Narco Nation

November 30, 2011

Last night I had the pleasure of attending the latest installment in the Half King’s weekly reading series. It’s only fitting that the guest of honor that evening was the intrepid English-born, Mexico City-based journalist Ioan Grillo, since the bar is owned by renowned  journalist and documentarian Sebastian Junger. Junger  is probably best known for his reporting from war zones, specifically Afghanistan, and there is a plaque in the bar honoring his former collaborator on the film Restrepo, the late English photojournalist Tim Hetherington. Mr. Grillo was there in order to share some anecdotes and observations related to his newly released book, El Narco, an in-depth analysis of the sociological and political reasons behind the rise of what he described as a “parallel state” built upon drug-financed and cartel-derived institutions inside of Mexico. 

His talk was particularly timely, given a report just published in the Los Angeles Times which examines the connection between international banking institutions and  those seeking to launder money from illicit sources within Mexico. The systemic nature of the narco problem, its global scope, and the duration of the fight against its symptoms-if not causes-was vividly illustrated by Grillo, who in an hour-long discussion ranged from the impact of drugs on his birthplace of Brighton, England, to the wholly ineffectual attempt to impound heroin being trafficked over the Mexican-American border through Operation Intercept, to the thirteen individuals that were intimately involved in this book, including five who contributed materially to its creation who were killed during or after the writing of El Narco. 

Although the industry of trafficking drugs into the United States from Mexico has existed since Congress effectively prohibited the distribution and production of a wide range of heretofore legal opiates with the Harrison Act, the transformation of this somewhat lucrative trade in contraband into an over thirty billion dollar per annum “insurgencia,” a noun fraught with meaning, as Secretary of State Hillary Clinton has learned, is a story that requires a more holistic explanation, which Ioan Grillo attempts to provide in El Narco. Rather than focusing simply upon the horrific, heart-rending atrocities that we associate with Mexico from American media reports, Grillo digs deeper into what he describes as the “machinery of murder” by interviewing those who participate in it directly. He traces the arc of the “low intensity war” that has erupted in the decade since he’s been reporting from Mexico and which escalated with the 2006 decision by President Felipe Calderon to wage war against the cartels, a decision which has led to the loss of over 45,000 lives in the ensuing years.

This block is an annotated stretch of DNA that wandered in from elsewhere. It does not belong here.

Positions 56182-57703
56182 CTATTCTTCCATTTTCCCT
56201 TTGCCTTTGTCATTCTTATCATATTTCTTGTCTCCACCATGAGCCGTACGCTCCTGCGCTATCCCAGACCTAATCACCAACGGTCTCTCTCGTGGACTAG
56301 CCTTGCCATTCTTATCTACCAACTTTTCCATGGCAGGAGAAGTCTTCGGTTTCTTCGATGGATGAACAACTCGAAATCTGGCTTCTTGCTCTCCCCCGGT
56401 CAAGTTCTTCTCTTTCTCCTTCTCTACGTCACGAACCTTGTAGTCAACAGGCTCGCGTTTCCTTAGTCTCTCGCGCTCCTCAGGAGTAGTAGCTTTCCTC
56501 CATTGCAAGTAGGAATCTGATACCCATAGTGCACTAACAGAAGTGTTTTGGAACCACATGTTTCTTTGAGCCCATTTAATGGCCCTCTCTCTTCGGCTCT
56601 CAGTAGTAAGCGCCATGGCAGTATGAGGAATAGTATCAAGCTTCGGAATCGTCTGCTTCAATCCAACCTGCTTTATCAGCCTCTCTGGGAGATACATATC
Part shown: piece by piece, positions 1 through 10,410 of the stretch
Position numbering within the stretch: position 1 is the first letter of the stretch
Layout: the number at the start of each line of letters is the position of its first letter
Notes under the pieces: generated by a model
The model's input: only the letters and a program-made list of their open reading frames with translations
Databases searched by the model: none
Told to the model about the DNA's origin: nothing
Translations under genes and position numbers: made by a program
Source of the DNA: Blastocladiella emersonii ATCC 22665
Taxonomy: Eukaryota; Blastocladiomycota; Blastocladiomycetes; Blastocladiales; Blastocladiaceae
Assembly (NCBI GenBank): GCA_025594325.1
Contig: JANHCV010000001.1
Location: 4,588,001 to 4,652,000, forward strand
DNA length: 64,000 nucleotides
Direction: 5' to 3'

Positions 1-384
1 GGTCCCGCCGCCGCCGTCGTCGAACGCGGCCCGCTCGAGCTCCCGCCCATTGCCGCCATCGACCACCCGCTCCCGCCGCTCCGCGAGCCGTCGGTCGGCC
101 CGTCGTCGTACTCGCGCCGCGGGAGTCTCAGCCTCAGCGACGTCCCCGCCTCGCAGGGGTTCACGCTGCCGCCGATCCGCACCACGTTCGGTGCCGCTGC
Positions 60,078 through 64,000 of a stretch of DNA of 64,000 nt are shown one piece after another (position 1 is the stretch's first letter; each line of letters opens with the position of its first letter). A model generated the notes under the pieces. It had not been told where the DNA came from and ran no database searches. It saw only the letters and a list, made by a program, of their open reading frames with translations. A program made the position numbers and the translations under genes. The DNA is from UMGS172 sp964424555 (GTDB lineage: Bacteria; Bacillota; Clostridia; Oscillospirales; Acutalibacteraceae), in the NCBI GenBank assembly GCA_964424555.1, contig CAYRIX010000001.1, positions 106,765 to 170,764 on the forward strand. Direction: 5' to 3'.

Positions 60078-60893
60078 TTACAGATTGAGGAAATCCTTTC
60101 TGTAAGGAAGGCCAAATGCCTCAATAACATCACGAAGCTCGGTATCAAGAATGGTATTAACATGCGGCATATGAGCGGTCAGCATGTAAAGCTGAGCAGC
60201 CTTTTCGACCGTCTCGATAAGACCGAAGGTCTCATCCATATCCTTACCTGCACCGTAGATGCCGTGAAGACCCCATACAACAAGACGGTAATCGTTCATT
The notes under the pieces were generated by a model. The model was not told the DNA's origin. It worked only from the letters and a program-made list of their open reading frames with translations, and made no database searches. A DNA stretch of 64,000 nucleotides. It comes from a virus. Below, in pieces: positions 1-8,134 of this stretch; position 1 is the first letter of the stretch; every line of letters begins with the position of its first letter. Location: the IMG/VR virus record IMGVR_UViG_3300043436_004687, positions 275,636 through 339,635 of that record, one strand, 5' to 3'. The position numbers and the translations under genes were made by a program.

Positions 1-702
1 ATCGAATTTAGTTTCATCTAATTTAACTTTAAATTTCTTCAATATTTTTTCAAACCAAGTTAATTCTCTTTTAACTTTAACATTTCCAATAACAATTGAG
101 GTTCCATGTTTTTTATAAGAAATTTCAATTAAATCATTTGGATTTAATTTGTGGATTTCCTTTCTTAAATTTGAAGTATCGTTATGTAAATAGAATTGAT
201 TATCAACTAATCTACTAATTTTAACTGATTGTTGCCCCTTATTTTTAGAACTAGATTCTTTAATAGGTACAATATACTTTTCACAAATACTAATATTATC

Some of the more interesting things that the author discussed included the intimate link between Colombia, where much of the drugs that come into this country are produced, and Mexico, through which most of our illegal narcotics are smuggled. Not only is there practical cooperation between narcos in both countries, there has also been a wholesale Mexicanization of the most conspicuous aspects of the Colombian narco culture; from the endemic corruption of political parties on the take of cartels, to the ostentatious display of wealth by drug barons, to the advent of the sicario-a Colombian derivation of a Latin word for assassin that Mexicans know all too well-to the development of paramilitary wings of cartels posing as vigilantes, such as Matas Zetas, i.e. the “Zetas killers.”  

The day-to-day lives of journalists in Mexico-and what they do and do not report-was another interesting subject that was addressed at some length. While the cartels have no problem with Grillo reporting on the idosyncracies of cartel members-such as the young assassin who also loves his Sony Playstation-identifying those responsible for specific murders is verboten and often punished by death, which is why domestic journalists often ommit the names of the cartels culpable for specific crimes-even when their identities are widely known.

The recommendations Grillo makes seem sensible enough, especially the concept of reconsidering the unrealistic nature of current interdiction efforts, exemplified by the unironic motto of the United Nations Office on Drugs and Crime: A Drug-Free World. He also recommended a consolidation of the currently fragmented federal police system, which includes over 2,000 different-and often rivalrous-police forces by his estimation. Whatever the solutions are, I think Ioan Grillo’s book-which includes some startling photographs of the real victims of El Narco-is a good place to start the conversation.

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